Australian Anaesthetic History- Part 1

No LO for this stuff but pretty interesting nonetheless.  If you can’t be bothered to google the answers I will give them to you in a subsequent post.  I am pretty biased but I think Morton’s successful public demonstration of general anaesthesia using ether on 16th October 1846 is the single most important medical discovery of the modern era.  It is astonishing given the lack of social media and communication satellites in the 1840s that within months doctors were trying their hand at giving ether anaesthetics on the other side of the world including Australia.  Indeed the first anaesthetics in Australia were given in June 1847.  The apparatus used was based on a picture in a London newspaper published in January 1847.  It took four months to sail from London to Australia so it was only a matter of weeks from reading about Morton’s discovery that Australians were giving it a crack.  I don’t think many of us would try a novel technique on a patient that we’d only read about in a journal, especially when we needed to fashion our own apparatus!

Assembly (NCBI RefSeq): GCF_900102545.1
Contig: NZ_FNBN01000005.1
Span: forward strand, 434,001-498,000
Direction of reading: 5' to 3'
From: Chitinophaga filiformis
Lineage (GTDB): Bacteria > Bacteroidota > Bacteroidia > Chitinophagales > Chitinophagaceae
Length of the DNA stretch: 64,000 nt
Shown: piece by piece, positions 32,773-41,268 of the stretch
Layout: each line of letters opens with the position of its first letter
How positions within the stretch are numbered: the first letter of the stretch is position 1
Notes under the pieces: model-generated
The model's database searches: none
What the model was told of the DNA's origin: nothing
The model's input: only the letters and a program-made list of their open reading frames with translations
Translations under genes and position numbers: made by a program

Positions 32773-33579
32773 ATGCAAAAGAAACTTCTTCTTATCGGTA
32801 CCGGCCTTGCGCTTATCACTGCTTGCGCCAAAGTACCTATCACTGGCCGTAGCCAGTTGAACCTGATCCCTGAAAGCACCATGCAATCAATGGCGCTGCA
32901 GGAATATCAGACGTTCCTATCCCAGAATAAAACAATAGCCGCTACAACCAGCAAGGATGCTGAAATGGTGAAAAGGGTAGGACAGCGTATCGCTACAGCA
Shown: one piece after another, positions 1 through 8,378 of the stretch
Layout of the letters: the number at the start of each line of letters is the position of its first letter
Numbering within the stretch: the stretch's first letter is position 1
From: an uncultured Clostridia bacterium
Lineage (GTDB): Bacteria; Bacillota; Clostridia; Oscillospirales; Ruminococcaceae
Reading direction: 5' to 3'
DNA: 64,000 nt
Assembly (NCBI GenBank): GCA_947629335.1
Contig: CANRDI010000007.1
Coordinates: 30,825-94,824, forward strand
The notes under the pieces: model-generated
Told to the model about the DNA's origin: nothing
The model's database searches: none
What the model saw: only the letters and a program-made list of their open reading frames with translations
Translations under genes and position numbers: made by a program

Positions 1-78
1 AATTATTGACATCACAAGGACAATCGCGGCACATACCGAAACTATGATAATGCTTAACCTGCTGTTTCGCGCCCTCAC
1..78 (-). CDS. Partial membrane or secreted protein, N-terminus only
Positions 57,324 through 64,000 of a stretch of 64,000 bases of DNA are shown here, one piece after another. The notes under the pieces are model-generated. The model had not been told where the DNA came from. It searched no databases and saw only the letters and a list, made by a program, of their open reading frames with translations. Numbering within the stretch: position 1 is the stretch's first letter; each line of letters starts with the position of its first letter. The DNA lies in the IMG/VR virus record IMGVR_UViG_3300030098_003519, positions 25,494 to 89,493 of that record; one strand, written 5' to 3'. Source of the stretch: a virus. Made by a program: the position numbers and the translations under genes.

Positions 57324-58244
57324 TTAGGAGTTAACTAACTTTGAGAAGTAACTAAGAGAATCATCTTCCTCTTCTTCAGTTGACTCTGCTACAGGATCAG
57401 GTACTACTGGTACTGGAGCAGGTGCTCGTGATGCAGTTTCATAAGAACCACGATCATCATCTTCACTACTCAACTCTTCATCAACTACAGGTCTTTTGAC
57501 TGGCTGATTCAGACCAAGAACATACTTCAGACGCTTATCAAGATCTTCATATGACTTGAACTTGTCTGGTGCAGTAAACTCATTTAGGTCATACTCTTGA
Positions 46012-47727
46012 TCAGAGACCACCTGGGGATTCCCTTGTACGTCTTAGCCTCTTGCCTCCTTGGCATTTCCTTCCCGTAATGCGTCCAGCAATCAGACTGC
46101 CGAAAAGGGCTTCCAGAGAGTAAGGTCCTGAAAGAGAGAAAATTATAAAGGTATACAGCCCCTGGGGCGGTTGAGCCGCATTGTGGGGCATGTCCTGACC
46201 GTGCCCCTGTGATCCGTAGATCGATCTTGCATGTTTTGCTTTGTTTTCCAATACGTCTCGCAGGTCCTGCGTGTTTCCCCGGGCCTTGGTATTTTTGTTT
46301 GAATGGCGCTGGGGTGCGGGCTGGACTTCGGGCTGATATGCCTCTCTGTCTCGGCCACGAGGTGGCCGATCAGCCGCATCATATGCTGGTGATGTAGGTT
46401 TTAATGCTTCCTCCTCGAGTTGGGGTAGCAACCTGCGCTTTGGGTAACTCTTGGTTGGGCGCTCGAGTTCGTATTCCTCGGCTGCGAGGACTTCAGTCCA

The statements relate to historically significant events regarding anaesthetic practice in Australia. The definitive resource on Australian anaesthetic history is Gwen Wilson’s “One Grand Chain: The History of Anaesthesia in Australia”. Not a bad read. I got my copy gratis from the nice folk at the College library.

The first anaesthetic for a surgical procedure was given by William Ross Pugh in June, 1847 at Launceston.  TRUE/ FALSE

The first anaesthetic given in Australia was also by William Ross Pugh.  TRUE/ FALSE

The pioneering anaesthetists would have had to make their own ether.  TRUE/ FALSE

The first case of awareness under anaesthesia is also attributed to Pugh.  TRUE/ FALSE

The first reported anaesthetic death in Australia is also attributed to Pugh.  TRUE/ FALSE





Leave a Reply

Please log in using one of these methods to post your comment: Logo

You are commenting using your account. Log Out /  Change )

Google+ photo

You are commenting using your Google+ account. Log Out /  Change )

Twitter picture

You are commenting using your Twitter account. Log Out /  Change )

Facebook photo

You are commenting using your Facebook account. Log Out /  Change )


Connecting to %s